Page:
lamalyng History, Family Crest & Coats of Arms
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Early Origins of the lamalyng family
The surname lamalyng was first found in Cheshire where the family name was first referenced in the year 1163 when William Lancelin held lands. Bebington in Cheshire was once a stronghold of the family. "The Lancelyns appear to have possessed lands in Lower Bebington as early as the Conquest; their heiress brought the manor in the reign of Elizabeth to the Greens, and it continued in the male line of that family till 1711." 
Another stronghold for the family was found in Poulton, with Spittal. "The family of Lancelyn were settled here soon after the Conquest. Their heiress in the 16th century brought the manor of Poulton to the Greens." 
Early History of the lamalyng family
This web page shows only a small excerpt of our lamalyng research. Another 137 words (10 lines of text) covering the years 1341, 1455, 1487, 1510 and 1600 are included under the topic Early lamalyng History in all our PDF Extended History products and printed products wherever possible.
lamalyng Spelling Variations
It is only in the last few hundred years that the English language has been standardized. For that reason, early Anglo-Saxon surnames like lamalyng are characterized by many spelling variations. As the English language changed and incorporated elements of other European languages, even literate people changed the spelling of their names. Scribes and monks in the Middle Ages spelled names they sounded, so it is common to find several variations that refer to a single person. The variations of the name lamalyng include: Lancelin, Lancell, Lancelyn, Lancellyn, Lamlin, Lamelyng and many more.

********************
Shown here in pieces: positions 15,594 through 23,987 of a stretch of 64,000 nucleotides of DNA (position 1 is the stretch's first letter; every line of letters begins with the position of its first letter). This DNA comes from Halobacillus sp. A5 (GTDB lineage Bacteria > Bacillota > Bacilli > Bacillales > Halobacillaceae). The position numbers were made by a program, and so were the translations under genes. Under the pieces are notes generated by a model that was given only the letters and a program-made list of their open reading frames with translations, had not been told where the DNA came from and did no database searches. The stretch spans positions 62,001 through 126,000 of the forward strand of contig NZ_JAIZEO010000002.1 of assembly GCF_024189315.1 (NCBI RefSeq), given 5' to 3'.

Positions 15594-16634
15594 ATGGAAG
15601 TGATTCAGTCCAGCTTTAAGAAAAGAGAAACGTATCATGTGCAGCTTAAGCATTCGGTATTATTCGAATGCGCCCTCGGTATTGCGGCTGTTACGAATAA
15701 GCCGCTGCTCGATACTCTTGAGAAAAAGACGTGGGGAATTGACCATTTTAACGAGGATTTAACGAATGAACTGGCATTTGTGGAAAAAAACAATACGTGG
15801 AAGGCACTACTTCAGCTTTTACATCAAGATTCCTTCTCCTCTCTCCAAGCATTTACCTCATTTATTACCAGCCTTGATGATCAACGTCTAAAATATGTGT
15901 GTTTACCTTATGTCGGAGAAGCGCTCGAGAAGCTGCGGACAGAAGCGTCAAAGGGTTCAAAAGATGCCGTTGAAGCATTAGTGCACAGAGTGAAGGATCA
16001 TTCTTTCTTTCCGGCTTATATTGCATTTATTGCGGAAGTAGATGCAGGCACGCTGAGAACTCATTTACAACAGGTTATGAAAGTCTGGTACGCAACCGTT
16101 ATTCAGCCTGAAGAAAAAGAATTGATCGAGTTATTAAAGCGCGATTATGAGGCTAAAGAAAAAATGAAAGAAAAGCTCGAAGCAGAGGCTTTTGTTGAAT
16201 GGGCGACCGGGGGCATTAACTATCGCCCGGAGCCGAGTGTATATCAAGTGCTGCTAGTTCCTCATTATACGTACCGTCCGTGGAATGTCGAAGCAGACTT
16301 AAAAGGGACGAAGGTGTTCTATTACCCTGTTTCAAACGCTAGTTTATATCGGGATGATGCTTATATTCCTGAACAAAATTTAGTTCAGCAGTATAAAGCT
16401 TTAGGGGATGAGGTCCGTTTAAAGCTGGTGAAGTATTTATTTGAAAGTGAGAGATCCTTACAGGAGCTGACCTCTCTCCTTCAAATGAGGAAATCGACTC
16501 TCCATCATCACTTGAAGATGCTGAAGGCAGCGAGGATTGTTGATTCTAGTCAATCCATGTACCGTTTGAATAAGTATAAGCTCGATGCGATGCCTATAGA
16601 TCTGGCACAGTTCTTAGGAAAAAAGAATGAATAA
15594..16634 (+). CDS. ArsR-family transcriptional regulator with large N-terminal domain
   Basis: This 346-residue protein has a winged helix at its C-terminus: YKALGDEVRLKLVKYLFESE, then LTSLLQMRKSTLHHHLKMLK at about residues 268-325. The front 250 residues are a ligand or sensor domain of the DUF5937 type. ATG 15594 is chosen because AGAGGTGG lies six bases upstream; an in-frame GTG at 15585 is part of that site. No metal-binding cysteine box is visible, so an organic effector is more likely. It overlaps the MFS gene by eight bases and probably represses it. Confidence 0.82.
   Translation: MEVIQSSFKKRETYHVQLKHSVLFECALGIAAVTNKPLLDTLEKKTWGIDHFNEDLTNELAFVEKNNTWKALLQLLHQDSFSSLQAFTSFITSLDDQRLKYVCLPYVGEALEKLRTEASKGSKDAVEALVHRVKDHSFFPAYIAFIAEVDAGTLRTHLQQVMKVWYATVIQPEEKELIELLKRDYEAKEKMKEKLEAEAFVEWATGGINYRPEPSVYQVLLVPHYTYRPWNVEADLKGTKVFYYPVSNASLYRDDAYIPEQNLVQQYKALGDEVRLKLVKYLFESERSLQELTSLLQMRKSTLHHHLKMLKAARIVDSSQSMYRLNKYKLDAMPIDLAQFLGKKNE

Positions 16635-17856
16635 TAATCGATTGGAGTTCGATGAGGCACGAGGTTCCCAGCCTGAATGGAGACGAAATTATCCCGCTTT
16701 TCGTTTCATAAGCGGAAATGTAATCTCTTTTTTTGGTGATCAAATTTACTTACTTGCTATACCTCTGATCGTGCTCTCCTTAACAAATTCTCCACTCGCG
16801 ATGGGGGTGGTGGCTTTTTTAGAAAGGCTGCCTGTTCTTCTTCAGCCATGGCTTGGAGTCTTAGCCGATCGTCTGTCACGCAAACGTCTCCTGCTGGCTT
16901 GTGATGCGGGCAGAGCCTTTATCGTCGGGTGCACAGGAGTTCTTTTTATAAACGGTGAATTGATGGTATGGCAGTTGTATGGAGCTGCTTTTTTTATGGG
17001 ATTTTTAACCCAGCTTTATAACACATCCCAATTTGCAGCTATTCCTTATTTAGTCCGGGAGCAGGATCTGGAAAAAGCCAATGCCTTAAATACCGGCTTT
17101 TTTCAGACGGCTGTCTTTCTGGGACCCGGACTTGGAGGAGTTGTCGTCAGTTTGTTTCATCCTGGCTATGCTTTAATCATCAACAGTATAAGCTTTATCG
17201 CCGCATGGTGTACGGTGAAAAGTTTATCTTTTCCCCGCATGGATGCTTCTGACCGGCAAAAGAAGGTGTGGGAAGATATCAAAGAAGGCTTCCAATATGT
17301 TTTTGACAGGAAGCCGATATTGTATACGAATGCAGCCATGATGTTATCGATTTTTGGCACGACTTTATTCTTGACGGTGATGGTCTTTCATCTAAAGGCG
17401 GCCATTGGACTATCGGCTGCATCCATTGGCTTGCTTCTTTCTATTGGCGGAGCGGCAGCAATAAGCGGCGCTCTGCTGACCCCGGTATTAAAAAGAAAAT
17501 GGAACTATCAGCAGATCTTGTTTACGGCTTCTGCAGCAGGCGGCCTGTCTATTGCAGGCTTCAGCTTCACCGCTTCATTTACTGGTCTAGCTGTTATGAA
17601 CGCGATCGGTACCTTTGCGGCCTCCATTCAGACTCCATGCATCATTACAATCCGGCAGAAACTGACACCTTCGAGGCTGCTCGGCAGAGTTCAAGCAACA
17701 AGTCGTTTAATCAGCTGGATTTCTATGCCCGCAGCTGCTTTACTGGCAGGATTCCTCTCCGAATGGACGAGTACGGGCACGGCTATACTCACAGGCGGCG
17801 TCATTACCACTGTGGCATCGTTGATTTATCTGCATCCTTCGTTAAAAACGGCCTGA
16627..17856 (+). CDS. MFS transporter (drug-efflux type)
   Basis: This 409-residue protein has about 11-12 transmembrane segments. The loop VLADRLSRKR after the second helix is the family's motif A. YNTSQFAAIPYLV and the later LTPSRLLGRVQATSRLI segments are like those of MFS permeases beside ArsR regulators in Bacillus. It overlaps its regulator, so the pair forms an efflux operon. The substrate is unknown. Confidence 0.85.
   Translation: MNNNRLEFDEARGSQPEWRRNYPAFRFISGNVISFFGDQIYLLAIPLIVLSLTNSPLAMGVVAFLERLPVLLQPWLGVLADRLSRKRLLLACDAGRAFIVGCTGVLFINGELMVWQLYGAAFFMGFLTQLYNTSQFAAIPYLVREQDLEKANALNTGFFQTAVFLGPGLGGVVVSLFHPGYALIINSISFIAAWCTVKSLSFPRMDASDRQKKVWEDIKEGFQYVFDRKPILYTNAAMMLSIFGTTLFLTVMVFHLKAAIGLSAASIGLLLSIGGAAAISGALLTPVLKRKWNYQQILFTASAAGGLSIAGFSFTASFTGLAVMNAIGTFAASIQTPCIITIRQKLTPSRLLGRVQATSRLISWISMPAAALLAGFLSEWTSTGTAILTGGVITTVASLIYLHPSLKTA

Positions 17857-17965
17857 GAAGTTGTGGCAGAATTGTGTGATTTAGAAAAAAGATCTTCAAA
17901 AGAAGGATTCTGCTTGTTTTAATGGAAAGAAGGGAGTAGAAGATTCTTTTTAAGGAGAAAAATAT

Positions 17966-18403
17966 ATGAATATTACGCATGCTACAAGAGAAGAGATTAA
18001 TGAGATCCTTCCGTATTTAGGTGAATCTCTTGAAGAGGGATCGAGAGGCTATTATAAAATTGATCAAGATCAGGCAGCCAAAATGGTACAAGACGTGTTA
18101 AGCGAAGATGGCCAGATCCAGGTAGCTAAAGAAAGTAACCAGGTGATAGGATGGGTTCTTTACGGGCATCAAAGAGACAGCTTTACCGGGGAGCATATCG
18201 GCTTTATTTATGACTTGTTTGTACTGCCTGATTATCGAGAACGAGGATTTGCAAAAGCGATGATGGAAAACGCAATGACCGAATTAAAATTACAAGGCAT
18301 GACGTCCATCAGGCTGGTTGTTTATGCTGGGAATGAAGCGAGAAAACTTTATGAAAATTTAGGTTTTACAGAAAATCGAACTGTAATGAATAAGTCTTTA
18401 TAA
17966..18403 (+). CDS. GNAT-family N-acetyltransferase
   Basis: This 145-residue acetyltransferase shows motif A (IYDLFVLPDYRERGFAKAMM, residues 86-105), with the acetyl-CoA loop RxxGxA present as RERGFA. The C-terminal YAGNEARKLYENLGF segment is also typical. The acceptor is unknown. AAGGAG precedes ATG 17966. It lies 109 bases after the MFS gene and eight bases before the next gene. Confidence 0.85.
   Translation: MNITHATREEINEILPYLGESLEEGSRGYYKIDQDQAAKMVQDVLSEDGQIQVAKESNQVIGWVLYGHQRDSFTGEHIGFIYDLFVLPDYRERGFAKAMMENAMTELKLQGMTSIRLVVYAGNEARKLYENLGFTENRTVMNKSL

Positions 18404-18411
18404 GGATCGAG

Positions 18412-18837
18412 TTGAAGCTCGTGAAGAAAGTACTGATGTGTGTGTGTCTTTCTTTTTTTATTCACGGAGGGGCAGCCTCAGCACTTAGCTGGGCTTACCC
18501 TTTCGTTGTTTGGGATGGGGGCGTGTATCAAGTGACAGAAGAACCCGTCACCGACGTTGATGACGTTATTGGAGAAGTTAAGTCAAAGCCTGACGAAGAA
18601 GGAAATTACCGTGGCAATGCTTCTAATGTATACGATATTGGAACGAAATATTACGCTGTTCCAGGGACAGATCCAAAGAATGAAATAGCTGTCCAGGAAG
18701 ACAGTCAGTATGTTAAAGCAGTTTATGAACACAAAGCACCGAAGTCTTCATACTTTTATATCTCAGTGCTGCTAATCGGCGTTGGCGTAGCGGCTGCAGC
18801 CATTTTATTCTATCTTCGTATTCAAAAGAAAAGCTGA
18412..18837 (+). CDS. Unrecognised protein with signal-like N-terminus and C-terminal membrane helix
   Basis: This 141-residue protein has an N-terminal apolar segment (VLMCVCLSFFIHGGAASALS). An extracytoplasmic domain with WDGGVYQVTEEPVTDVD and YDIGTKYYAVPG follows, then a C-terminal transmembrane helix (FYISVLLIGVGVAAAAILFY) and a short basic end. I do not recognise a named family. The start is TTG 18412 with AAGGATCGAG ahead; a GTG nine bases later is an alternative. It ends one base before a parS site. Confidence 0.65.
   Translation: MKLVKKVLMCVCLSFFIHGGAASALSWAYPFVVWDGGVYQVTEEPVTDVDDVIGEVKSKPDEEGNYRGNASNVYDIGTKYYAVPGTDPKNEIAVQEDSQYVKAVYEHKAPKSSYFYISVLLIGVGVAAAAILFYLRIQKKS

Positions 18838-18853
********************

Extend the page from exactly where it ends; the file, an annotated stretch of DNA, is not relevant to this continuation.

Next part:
Early Notables of the lamalyng family (pre 1700)
More information is included under the topic Early lamalyng Notables in all our PDF Extended History products and printed products wherever possible.
Migration of the lamalyng family
Many English families tired of political and religious strife left Britain for the new colonies in North America. Although the trip itself offered no relief - conditions on the ships were extremely cramped, and many travelers arrived diseased, starving, and destitute - these immigrants believed the opportunities that awaited them were worth the risks. Once in the colonies, many of the families did indeed prosper and, in turn, made significant contributions to the culture and economies of the growing colonies. An inquiry into the early roots of North American families has revealed a number of immigrants bearing the name lamalyng or a variant listed above: the name represented in many forms and recorded from the mid 17th century in the great migration from Europe. Migrants settled in the eastern seaboard from Newfoundland, to Maine, to Virginia, the Carolinas, and to the islands..
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- ^ Lewis, Samuel, A Topographical Dictionary of England. Institute of Historical Research, 1848, Print.